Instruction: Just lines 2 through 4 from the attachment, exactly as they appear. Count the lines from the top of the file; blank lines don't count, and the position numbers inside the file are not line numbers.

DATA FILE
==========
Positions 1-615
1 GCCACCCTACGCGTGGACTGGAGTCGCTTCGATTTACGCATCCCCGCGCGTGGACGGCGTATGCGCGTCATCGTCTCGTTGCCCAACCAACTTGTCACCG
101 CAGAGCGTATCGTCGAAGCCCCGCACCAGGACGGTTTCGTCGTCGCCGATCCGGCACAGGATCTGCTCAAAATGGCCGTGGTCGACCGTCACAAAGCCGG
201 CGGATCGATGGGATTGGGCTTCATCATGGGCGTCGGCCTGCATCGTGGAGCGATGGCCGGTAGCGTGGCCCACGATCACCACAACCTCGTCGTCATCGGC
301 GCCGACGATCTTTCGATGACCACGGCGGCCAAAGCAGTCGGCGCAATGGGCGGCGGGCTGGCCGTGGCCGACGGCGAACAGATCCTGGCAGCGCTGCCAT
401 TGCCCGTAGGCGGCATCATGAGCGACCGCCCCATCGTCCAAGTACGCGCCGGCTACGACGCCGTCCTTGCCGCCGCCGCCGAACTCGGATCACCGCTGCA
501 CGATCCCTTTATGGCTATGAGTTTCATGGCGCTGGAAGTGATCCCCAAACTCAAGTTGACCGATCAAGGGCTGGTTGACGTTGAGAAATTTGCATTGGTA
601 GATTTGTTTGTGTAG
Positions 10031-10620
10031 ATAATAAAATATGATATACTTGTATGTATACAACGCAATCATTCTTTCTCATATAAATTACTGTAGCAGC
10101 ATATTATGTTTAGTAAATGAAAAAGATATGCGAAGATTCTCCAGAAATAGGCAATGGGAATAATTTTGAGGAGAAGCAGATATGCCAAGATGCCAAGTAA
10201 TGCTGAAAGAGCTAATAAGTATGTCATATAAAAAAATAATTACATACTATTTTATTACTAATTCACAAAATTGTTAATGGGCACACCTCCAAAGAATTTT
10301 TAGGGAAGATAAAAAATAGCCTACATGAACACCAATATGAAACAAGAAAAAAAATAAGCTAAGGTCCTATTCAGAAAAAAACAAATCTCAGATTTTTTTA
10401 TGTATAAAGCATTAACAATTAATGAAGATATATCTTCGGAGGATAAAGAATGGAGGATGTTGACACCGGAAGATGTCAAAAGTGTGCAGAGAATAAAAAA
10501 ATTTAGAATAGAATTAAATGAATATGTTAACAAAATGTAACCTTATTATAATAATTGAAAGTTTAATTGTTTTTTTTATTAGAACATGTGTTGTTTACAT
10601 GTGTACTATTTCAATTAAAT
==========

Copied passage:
1 GCCACCCTACGCGTGGACTGGAGTCGCTTCGATTTACGCATCCCCGCGCGTGGACGGCGTATGCGCGTCATCGTCTCGTTGCCCAACCAACTTGTCACCG
101 CAGAGCGTATCGTCGAAGCCCCGCACCAGGACGGTTTCGTCGTCGCCGATCCGGCACAGGATCTGCTCAAAATGGCCGTGGTCGACCGTCACAAAGCCGG
201 CGGATCGATGGGATTGGGCTTCATCATGGGCGTCGGCCTGCATCGTGGAGCGATGGCCGGTAGCGTGGCCCACGATCACCACAACCTCGTCGTCATCGGC